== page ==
Chapter 3. Quality and Environment Patterns both standards take into account the concept of “continuous upgrading” both standards take into account the “prevention concept” both standards have placed the human factor at the core of creating, implementingand operating the management system.b. Differences between the quality management system and the environment management systemThe most often quoted difference is that each system has its own reference document, its own standard with special requirements.Except the differences strictly connected to the contents of the two standards,there are numerous differences to be seen regarding the specific nature of the domainsthat we compare: quality and environment.c. Types of integration of the quality – environment management systemResemblances and differences between the two management systems may beused as arguments for implementing them completely or partially for each separateorganization. The fact that there are both fully integrated systems and partially or nonintegrated systems reveals the fact that the particular conditions of each organizationare very important in making the right decision. The relationship between the QMSand EMS may be revealed in three situations: fully integrated systems, partially integrated systems, separate systems.Complete integration requires: Drafting the quality and environment policies in a single document Elaborating a unique manual of quality – environment, based on common proceduresand special procedures Elaborating a documentation containing as many common documents as possible,with the participation of staff which has responsibilities in both quality and environmental areas Process integration Human resources integration.Partial integration may be summed up in several ways, by combining the followingsituations: separated or unique quality-environment policies separated or unique quality – environment manual partially integrated system procedures specific environment instructions and procedures specific quality instructions and procedures partial process integration partial human resources integration.Separate systems include the drafting of: distinct policies distinct manuals for quality and environment environmental procedures, instructions and recordings quality procedures, instructions and recordings.155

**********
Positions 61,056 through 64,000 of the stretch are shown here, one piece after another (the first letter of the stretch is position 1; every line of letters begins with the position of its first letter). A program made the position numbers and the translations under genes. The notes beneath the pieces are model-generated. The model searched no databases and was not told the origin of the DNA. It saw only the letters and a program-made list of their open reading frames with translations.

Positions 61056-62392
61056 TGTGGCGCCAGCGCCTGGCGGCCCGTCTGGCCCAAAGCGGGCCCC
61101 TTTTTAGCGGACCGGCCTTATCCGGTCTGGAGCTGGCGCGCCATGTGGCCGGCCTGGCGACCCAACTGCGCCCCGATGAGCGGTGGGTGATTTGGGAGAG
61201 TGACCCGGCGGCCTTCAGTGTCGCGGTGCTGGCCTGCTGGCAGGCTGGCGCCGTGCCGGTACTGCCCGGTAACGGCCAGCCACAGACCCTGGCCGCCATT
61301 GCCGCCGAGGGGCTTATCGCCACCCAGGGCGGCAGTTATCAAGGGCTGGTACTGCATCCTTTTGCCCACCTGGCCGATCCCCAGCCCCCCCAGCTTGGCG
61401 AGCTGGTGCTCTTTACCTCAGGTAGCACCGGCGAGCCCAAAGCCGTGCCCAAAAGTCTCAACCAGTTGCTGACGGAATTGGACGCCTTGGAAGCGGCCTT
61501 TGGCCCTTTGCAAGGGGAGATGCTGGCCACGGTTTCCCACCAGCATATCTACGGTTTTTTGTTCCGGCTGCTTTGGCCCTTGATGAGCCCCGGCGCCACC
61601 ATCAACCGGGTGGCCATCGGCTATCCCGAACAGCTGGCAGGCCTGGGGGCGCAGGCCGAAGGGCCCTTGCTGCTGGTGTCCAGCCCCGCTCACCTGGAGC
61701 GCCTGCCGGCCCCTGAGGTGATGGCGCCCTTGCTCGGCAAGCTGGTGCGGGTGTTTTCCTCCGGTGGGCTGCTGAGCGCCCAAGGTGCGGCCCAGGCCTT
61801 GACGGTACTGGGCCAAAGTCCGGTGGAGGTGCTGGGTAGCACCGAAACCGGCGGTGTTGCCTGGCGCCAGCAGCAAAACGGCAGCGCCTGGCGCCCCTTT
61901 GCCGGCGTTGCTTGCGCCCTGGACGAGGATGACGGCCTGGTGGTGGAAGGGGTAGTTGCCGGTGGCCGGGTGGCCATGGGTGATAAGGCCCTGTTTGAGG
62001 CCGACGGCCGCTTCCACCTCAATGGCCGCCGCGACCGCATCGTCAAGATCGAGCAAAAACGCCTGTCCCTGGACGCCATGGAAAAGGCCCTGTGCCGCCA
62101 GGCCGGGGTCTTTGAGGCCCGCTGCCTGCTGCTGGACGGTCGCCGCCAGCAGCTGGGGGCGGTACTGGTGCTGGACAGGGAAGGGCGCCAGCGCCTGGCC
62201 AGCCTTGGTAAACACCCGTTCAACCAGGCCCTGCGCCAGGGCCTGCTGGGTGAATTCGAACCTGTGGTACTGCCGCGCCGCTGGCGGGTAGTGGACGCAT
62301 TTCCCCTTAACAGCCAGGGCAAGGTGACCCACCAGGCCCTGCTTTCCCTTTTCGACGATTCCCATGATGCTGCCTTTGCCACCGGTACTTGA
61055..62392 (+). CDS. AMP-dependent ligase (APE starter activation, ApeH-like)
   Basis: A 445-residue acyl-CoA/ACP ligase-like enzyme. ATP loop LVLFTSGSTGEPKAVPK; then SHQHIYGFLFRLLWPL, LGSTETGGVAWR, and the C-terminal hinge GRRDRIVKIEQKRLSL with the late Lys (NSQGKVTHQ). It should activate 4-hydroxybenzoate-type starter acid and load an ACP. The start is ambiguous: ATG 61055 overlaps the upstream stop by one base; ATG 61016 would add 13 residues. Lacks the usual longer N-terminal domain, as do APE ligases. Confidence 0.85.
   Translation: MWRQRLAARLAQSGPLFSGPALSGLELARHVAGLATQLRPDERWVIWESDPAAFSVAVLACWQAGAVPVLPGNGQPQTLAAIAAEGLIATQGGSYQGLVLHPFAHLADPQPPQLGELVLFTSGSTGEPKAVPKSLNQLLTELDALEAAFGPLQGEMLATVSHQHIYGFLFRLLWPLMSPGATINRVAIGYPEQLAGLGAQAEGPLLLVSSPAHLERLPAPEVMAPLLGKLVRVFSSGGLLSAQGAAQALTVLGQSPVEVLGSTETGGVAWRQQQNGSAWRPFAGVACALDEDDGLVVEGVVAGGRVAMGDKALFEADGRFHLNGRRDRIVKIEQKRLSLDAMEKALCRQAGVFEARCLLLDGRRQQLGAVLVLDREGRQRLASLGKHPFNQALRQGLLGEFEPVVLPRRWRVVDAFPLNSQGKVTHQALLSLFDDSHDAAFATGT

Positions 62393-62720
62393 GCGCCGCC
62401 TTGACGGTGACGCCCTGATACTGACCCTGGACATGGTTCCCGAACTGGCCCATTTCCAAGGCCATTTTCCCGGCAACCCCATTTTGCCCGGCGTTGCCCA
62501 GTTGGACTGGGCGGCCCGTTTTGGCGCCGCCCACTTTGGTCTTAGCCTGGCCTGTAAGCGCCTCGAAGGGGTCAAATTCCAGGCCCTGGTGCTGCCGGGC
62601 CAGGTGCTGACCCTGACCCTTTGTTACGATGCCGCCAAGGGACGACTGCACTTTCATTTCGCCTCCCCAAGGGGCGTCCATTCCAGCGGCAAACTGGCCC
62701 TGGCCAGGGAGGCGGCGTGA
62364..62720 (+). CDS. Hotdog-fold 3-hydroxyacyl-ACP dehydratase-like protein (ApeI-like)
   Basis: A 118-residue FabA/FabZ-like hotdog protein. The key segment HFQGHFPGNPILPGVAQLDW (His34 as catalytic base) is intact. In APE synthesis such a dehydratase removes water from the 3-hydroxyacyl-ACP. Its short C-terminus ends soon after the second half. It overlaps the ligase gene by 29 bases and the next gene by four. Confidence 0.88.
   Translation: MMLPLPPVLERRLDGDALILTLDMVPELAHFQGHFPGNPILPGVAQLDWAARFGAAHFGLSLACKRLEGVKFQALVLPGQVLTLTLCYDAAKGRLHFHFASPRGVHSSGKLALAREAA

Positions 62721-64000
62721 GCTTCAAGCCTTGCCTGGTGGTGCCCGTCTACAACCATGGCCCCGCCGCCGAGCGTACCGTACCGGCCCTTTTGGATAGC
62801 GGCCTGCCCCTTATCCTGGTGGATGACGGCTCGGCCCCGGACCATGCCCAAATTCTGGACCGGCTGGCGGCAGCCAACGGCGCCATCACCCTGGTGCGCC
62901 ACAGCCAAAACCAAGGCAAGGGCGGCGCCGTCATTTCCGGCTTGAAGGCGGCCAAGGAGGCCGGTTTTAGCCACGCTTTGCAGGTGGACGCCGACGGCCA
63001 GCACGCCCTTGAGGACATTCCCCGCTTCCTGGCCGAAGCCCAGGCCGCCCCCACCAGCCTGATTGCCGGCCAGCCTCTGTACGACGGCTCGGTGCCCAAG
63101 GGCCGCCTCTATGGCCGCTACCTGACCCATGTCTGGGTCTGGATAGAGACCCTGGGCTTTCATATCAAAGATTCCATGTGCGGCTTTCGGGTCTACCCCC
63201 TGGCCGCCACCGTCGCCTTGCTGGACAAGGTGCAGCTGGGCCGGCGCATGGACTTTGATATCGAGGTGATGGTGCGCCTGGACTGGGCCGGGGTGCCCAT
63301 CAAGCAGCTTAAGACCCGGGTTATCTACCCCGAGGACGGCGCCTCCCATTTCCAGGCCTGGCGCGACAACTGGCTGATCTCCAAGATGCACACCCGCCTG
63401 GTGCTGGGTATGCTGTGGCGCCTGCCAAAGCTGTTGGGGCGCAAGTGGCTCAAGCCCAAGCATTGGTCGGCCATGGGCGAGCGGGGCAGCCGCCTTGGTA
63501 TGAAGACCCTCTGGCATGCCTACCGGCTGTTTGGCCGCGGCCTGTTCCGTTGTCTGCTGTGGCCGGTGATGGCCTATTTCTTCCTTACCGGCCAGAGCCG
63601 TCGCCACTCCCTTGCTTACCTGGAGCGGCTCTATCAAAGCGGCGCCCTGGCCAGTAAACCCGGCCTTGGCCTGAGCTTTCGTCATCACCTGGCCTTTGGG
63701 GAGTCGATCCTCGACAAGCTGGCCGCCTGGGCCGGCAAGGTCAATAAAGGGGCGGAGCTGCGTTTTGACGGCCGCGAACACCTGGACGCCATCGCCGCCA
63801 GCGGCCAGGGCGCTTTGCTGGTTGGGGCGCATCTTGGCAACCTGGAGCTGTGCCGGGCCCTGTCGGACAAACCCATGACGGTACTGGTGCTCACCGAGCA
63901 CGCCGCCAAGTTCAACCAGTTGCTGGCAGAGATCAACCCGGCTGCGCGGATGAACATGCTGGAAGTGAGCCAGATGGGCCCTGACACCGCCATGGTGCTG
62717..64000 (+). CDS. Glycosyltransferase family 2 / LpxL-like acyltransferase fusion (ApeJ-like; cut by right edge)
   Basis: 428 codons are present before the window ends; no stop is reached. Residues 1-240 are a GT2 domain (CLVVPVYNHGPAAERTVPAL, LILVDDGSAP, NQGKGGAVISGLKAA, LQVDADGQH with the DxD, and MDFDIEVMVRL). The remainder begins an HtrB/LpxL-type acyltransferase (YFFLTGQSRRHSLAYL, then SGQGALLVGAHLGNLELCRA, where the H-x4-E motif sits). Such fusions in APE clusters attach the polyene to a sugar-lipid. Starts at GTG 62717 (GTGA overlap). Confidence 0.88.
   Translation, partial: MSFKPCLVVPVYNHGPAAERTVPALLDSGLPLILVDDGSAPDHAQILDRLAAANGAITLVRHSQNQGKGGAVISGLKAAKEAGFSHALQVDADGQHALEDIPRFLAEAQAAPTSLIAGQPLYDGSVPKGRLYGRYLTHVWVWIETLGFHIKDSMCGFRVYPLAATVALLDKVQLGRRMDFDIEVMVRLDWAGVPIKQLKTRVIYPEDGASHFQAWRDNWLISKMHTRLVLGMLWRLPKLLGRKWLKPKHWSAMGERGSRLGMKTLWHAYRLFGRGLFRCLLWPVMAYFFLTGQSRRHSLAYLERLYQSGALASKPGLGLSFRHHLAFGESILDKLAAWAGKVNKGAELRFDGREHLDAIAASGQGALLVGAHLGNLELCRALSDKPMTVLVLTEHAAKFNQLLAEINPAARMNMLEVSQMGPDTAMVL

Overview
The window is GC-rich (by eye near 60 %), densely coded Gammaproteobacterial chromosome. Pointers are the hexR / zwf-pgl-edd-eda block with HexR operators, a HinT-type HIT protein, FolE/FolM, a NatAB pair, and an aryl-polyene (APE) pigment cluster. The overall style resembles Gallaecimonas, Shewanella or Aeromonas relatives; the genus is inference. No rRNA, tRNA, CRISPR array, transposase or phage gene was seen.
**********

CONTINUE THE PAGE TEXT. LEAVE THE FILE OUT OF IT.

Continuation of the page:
QM Quality ManagementThe elements stated above are to be found in table 3.9Complete integrationPartial integrationEnvironment and qualitymanual. Methods andguidance for environment and qualityEnvironment and quality manual.Methods andguidance forenvironmentMethods andguidance forqualityDatabase inputSeparate systemsEnvironment manualQuality manualMethods and guidancefor environmentMethods andguidance forqualityEnvironment inputQuality inputTable 3.9 Quality-environment systems: types of integrationAn organization undergoing a certification process, or which does already holda certificate for a quality management system and aims to implement an environmentmanagement system, is advised to develop an environment management system, butwith a unitary conception and to obtain the ISO 9000 and ISO 14000 certificates.For an organization that has neither a quality management system nor an environment management system, a simultaneous manner of obtaining them is advised, in aunique organizational concept and with a concentrated effort to implement and certifythe two systems.3.3.3 Implementing the Community System of EnvironmentalManagement and AuditThe preoccupation for promoting sustainable development has become more andmore obvious within the European Union for the past few years. We may single outthe following landmarks, in this respect: The Maastricht treaty of 07.02.1992, which sets forth, among others, promotion ofsustainable development in the E.U. CEE resolution of 01.02.1993 regarding the action program “Towards a sustainabledevelopment”, a special program for the implementation of EU policy regarding environment protection and ensuring such a development CEE regulation no.1836/29.06.1993 regarding voluntary participation by organizations from the industrial sector to a community environment and audit managementsystem (European Environmental Management and Auditing Scheme – EMAS), whichbecame valid on the 13.04.1995.With the community system for audit and environmental management the European Union hopes to achieve the continuous upgrading of its results regarding theenvironment of industrial activities, taking the following elements into account: Elaborating and implementing environmental management systems, policies and programs by the organizations Systematic and objective assessment of the efficiency of applied environmentalmanagement systems, policies and programs Keeping the public informed about organization results in this respect.156